Turkmenistan has no oil pipelines, meaning that all the crude oil exported from Turkmenistan is shipped by sea. Even after shipping its oil by tanker to Russia's Caspian Sea port of Makhachkala, however, securing pipeline access has been a problem for Turkmenistan.
In 2000, Turkmenistan arranged with Russian pipeline company Transneft to export up to 50,000 bpd via the Makhachkala link to the Baku-Novorossiisk pipeline. Since Turkmen oil has a relatively high content of sulphur and paraffins and high viscosity, Transneft determined it was not fit for the pipeline.
In order to load the oil into the pipeline, Transneft built the Dagar processing complex so that the heavy Central Asian oil could be mixed with light West Siberian oil and brought up to the Urals export standard. However, oil companies and traders supplying oil from Central Asia refused to use the complex, and Transneft refused to load it, leaving tankers with Turkmen oil standing in port.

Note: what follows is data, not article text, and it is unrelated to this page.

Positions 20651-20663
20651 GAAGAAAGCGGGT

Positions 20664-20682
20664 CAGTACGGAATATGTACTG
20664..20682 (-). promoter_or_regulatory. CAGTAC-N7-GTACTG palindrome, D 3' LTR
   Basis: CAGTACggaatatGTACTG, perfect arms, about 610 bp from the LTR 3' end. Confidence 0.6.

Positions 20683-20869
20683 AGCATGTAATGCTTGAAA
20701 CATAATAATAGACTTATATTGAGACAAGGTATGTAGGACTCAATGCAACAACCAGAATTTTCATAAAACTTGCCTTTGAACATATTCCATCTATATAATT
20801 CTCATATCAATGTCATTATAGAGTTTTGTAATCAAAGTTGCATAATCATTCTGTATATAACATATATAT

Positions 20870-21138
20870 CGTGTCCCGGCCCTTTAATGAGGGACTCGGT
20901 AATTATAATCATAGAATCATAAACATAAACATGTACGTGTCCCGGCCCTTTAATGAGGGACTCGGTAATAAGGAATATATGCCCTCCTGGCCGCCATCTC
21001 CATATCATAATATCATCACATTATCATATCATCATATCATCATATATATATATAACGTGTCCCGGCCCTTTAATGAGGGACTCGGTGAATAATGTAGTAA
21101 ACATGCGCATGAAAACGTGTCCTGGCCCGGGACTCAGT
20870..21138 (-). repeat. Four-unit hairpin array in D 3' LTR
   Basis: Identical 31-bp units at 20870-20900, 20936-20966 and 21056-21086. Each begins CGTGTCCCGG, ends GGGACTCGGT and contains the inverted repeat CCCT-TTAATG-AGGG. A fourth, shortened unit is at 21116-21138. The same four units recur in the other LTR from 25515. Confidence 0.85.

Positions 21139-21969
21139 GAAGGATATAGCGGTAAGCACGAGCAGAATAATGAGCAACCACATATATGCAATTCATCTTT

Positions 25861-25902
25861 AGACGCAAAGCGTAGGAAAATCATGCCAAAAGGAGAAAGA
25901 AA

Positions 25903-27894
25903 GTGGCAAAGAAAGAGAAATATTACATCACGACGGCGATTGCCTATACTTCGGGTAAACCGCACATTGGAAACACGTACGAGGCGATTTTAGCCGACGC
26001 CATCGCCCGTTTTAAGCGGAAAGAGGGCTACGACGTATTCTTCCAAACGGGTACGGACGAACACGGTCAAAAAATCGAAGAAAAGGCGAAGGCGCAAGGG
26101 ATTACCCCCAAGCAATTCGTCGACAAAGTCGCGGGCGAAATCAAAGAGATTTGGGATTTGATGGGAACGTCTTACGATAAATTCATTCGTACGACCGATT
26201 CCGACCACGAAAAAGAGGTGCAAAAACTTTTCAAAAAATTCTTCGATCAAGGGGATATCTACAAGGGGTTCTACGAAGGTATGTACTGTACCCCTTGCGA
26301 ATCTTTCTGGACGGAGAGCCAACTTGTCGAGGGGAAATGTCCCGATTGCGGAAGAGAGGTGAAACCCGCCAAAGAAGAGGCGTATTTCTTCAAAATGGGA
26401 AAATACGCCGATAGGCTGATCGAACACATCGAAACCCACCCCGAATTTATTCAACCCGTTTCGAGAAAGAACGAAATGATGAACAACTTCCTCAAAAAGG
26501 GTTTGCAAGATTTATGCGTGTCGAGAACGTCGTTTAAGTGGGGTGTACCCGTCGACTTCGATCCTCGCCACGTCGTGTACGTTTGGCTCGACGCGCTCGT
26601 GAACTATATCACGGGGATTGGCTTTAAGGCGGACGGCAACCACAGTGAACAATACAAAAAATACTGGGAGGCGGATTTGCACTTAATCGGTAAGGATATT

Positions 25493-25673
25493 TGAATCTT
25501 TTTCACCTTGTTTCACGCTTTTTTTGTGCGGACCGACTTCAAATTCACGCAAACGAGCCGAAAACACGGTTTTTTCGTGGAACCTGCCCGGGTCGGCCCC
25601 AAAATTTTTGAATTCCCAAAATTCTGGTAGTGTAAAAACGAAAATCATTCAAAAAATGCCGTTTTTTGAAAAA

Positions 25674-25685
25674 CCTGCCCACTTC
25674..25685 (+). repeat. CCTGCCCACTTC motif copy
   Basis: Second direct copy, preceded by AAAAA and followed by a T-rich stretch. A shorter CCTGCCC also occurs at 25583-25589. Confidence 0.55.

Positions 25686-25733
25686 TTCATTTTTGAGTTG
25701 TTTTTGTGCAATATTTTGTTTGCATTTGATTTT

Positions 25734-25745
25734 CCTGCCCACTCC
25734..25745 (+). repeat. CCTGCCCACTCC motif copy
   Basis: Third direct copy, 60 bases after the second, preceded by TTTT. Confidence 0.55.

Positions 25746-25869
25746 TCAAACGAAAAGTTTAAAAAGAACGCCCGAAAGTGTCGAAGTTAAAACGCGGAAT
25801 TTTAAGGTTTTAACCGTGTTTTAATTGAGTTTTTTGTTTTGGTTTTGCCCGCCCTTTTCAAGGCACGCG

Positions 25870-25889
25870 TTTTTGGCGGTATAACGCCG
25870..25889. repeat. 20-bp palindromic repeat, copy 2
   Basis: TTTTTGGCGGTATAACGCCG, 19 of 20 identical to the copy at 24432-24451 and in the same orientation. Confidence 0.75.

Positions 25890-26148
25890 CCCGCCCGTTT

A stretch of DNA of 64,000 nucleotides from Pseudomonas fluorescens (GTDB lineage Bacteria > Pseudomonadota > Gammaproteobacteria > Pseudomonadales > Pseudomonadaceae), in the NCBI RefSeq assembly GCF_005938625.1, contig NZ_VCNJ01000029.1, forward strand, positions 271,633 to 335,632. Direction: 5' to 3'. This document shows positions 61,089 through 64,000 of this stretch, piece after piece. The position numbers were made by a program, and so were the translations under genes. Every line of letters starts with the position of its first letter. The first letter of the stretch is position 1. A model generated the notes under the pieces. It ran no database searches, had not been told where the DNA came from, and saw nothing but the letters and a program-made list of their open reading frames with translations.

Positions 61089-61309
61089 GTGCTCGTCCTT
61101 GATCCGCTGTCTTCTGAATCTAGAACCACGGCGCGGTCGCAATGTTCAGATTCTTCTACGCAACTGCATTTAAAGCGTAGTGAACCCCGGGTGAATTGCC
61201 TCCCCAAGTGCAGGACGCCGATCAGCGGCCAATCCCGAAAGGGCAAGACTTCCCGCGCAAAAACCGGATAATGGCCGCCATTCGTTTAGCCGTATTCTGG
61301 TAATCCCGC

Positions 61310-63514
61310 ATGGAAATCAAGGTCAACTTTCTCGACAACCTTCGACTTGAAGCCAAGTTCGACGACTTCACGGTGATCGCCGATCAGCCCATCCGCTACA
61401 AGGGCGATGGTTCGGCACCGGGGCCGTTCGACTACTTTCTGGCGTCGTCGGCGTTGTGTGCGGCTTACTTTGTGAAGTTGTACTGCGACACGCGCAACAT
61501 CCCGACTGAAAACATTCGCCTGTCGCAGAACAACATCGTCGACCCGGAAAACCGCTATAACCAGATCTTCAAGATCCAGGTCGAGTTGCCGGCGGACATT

Turkmenistan eventually accepted rail transportation of its oil. Owing to reduced Kazakh and Azeri oil in the Russian pipeline system, Transneft has relented to accept increased Turkmen oil exports in the Makhachkala-Novorossiisk pipeline in order to utilize more of the pipeline's capacity. Turkmenistan is planning to export about 20,000 bpd via Makhachkala in 2002.
Turkmenistan increasingly has turned to swap agreements with Iran in order to export its oil, with Turkmen oil being delivered to the Iranian Caspian port of Neka. The oil swaps began in July 1998. Dragon Oil, which produced approximately 7,000 bpd in 2001 in a production-sharing agreement (PSA) with Turkmenistan, has exported its share of this production through a swap deal with Iran since 1998, and in April 2000 the company signed a new 10-year swap agreement with Iran. US economic sanctions on Iran have prohibited American oilcompanies with investments in Turkmenistan from participating in the oil swaps.